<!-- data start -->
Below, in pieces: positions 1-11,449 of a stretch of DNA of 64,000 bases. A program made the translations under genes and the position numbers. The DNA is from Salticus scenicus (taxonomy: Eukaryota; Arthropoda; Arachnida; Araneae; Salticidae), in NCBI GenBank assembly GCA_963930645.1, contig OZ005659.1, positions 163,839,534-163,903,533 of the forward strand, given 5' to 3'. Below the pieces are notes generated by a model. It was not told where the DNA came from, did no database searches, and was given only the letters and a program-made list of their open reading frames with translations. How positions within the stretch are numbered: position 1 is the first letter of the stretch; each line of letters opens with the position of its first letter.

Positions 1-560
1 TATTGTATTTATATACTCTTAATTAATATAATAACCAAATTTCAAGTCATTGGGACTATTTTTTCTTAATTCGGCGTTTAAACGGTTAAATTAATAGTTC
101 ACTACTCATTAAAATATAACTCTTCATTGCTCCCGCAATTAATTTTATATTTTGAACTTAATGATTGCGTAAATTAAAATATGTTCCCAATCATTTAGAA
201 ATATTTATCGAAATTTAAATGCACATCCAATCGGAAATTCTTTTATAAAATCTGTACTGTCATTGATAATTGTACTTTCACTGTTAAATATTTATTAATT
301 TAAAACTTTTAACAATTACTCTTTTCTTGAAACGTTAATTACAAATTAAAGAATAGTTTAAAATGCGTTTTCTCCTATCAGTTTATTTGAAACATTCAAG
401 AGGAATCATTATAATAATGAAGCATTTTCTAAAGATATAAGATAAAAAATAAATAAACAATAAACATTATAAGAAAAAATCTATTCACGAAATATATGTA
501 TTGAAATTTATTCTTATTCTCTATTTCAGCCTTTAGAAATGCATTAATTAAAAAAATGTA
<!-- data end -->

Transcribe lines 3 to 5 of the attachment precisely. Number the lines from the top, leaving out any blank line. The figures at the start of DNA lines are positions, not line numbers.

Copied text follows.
1 TATTGTATTTATATACTCTTAATTAATATAATAACCAAATTTCAAGTCATTGGGACTATTTTTTCTTAATTCGGCGTTTAAACGGTTAAATTAATAGTTC
101 ACTACTCATTAAAATATAACTCTTCATTGCTCCCGCAATTAATTTTATATTTTGAACTTAATGATTGCGTAAATTAAAATATGTTCCCAATCATTTAGAA
201 ATATTTATCGAAATTTAAATGCACATCCAATCGGAAATTCTTTTATAAAATCTGTACTGTCATTGATAATTGTACTTTCACTGTTAAATATTTATTAATT